Every January I take a look back at what I’ve written during the course of the previous year. I’m always surprised by the various subjects I wrote about, many of which have completely fallen through the cracks of my mind by year end.
I’ve listed my favorite posts for each of the last 12 months below (if you want to revisit any of the posts click on the colored word link).
My favorite post from the first month of 2021 is Sitting in History. Going up the creek as a family is one my favorite things to do in the entire world. It was something I enjoyed doing as a child as well. There’s so much history from my family to be found along the familiar trails and I’m pleased knowing the girls have gotten to experience it all just as I and my brothers did.
My choice for the month of love is Same Old Me. I’m still enjoying the girls’ cover of the old country song and I’m still positive the type of love I wrote about in the post is one of the most wonderful things in this old world.
For the month of March I chose The Year I Turned Nine. In the post I shared an old recording of J. Roy Stalcup that was made just down the road from Pap and Granny’s house when I was nine years old. I love the permanence of the recording—of how I can listen to it and be amazed that J. Roy’s legacy lives on. I love the knowledge that perhaps I’m leaving the same type of legacy with my writings and videos.
God Be With You Till We Meet Again is my favorite post from the fourth month of the year even though I didn’t write it, Paul did. The recording of Pap singing the old song is one of the treasures we have from his musical endeavors. Hearing him sing the words gives me a great sense of solace.
For the fifth month of 2021 I especially liked the post Equinoctial Storms. I was inspired to write the it after Granny told me a story about her grandpa that I had never heard before. I’m beyond thankful that 2021 allowed me to spend more time with Granny.
Hands down my favorite post for June was A Big Change For Me And The Blind Pig & The Acorn. In fact it is likely one the favorite posts I’ve ever written since I started blogging back in 2008. It was the culmination of many many hard years of work as well as an overflowing load of blessings from the Good Lord. I’ve not regretted my decision to leave my full time position of employment to celebrate Appalachian in a full time manner one single time.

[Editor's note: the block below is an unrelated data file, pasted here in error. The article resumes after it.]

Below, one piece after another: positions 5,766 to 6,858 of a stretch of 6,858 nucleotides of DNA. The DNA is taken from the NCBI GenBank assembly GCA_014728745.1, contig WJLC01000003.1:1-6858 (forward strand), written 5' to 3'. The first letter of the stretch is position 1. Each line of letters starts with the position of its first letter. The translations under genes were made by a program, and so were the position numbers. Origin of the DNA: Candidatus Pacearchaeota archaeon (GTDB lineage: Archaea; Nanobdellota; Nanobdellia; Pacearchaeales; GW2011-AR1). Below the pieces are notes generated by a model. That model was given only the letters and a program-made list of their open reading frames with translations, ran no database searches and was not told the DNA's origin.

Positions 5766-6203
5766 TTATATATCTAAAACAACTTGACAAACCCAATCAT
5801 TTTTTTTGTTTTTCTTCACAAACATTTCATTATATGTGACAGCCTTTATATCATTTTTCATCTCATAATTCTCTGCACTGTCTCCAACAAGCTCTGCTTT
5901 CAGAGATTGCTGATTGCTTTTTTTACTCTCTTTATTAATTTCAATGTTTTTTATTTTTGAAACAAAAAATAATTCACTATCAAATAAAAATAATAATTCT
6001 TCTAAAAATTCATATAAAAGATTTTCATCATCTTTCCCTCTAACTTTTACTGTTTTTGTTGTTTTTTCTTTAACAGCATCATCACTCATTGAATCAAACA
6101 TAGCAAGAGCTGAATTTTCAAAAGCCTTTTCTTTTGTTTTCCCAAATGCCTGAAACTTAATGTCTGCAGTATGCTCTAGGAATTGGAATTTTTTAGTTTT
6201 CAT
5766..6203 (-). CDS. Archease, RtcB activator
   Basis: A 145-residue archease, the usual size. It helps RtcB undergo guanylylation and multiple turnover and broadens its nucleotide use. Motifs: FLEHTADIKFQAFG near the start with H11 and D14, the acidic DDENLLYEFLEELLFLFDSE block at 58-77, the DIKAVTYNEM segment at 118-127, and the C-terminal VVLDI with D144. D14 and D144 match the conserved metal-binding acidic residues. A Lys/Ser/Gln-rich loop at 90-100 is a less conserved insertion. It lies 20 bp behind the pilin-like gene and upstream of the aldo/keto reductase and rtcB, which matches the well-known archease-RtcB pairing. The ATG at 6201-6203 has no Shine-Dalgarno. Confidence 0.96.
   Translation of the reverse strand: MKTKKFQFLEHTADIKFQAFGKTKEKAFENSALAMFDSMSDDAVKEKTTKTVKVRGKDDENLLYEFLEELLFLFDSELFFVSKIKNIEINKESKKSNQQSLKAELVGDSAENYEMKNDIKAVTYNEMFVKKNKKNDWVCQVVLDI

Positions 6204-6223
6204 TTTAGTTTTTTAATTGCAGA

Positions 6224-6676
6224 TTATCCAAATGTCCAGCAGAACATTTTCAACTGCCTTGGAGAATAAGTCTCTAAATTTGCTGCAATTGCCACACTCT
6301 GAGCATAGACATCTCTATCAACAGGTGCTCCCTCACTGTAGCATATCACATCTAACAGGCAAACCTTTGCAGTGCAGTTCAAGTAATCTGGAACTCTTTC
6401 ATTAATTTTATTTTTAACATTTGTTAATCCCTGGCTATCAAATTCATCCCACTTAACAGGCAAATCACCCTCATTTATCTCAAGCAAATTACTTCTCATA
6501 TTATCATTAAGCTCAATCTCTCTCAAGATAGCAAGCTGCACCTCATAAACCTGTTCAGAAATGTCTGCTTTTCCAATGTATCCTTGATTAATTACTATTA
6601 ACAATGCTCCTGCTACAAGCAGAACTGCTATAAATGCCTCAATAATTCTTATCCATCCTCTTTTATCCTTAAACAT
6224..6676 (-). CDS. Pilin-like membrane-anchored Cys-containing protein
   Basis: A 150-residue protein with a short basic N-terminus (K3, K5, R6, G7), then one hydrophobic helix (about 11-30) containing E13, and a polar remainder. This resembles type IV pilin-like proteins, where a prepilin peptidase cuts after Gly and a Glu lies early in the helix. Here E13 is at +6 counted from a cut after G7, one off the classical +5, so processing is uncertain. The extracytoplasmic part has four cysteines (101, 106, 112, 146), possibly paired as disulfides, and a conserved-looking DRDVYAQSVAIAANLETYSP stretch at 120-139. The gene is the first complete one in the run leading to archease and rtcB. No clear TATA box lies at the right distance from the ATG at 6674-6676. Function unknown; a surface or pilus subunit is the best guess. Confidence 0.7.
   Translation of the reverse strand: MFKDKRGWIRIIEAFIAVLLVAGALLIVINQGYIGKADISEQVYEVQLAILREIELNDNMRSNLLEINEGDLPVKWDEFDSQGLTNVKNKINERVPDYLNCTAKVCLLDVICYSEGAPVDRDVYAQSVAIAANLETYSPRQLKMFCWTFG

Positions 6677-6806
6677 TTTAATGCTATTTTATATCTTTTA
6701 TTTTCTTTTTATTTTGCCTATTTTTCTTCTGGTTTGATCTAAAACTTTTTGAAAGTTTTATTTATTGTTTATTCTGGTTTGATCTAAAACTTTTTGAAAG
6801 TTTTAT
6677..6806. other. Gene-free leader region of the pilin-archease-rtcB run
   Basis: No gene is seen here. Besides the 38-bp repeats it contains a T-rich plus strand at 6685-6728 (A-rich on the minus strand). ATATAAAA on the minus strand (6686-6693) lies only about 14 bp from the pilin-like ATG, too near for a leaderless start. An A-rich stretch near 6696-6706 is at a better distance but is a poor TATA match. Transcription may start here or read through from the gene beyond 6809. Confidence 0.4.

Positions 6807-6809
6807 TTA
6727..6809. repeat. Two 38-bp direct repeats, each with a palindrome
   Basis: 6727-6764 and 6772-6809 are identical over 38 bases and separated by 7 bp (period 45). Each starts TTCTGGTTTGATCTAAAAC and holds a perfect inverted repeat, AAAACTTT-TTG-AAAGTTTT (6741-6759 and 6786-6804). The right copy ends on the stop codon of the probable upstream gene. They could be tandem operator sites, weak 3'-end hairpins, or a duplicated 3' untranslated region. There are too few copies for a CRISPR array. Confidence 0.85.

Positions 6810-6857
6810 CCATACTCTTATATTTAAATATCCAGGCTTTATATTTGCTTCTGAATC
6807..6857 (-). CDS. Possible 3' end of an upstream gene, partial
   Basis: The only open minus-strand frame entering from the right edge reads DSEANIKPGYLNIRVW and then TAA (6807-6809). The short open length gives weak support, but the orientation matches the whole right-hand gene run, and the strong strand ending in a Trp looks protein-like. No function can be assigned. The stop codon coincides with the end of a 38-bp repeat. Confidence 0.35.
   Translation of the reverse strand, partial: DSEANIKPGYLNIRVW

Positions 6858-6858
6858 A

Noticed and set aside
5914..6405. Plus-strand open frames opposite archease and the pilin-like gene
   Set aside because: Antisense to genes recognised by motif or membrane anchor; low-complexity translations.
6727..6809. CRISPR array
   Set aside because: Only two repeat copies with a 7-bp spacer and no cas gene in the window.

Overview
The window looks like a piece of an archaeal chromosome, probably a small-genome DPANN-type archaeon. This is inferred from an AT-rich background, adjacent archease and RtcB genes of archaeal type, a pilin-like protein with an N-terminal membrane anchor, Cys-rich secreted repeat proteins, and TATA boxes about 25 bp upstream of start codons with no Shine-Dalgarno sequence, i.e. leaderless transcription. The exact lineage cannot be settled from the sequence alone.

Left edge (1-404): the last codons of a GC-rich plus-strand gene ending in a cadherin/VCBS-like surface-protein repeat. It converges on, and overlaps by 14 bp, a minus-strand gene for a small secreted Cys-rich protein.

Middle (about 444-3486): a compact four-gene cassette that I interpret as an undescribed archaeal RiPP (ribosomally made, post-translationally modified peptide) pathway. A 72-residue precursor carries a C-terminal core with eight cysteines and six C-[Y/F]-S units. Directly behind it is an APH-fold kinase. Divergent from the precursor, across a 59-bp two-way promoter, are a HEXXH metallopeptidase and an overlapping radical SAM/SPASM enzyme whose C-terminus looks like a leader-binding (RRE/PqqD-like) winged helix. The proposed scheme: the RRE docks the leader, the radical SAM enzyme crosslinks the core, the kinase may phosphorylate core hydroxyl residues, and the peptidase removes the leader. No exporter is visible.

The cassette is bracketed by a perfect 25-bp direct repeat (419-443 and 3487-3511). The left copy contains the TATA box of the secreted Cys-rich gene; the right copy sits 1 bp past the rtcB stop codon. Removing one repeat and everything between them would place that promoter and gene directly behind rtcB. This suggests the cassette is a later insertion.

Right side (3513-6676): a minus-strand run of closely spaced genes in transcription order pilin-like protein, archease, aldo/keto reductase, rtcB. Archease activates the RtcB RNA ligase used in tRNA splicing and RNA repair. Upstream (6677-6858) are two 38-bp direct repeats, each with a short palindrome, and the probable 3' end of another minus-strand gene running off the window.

Granny and Tipper
My Other Nickname-Doggie is my choice for this month. It was mostly Pap who called me doggie. All these years later I can see the twinkle in his eye as he said the word. Even though he would never approve of me hurting Granny’s feelings I do think his micheiveous side enjoyed the memory of me saying her new hair style looked like a dog.
Watching Westerns With Granny is one of the highlights of being self-employed. In August I wrote about getting sucked in by the old shows as well as what COVID taught me.
How could I not pick The Golden Birthday for this month. I still can’t believe I’m old enough to have 25 year old daughters. I’m so pleased with the girls. They are true gifts from God and I can’t imagine my life without them no matter how old that makes me 🙂
One of the highlights of 2021 was the publication of the Dictionary of Appalachian English. The cherry on top of the new book is the fact that it validates the work I’ve done here on Blind Pig and The Acorn. Getting to Know the Dictionary of Southern Appalachian English is my favorite post for October.
For the eleventh month of the year I’m picking another post that Paul wrote Riding On That Midnight Train. I think I chose the post because the memory of us making music and laughter in the kitchen is still fresh in my mind. We had such a good time that day.
For the last month of 2021 I chose another guest post, this one written by Garland Davis. The post A Different Type of Christmas Story shared Garland’s memories of a Christmas long ago that was made memorable by one of his outlaw uncles. As I shared at the end of Garland’s guest post, Pap’s side of our family was notorious for aggravating kids. Not in a truly mean way, yet Wilson kids did have to learn to maneuverer through the minefield they often set up for us.
Garland’s writing took me down memory lane and caused me to remember many incidents that made me smile.
We always caught the bus at my uncle Henry’s house. If it was cold we were always welcome to come inside and wait because his children, our cousins, needed to catch the bus too. I can’t recall what Henry teased me about but it was something that really made me mad. For the next several weeks I refused to go inside where it was warm…and I forced Paul who is four years younger than me to stand in the cold with me. In my mind’s eye I can see the white of Henry’s teeth standing out against his dark beard as he stood in the doorway laughing while telling me we needed to come in or we’d freeze to death, telling me there was no reason to be so sore and toucheous over a little aggravating. I can’t remember how long it took for me to get over being mad but I know it was a long cold winter. Interesting that something which caused me, and by extension, Paul, an uncomfortable period of cold and angst is now one of my favorite memories of uncle Henry.
I hope you enjoyed looking back through 2021 with me and I hope you continue to drop back by often for my 2022 offerings.
Last night’s video: Eating Cabbage Patch Stew in the Mountains of Appalachia.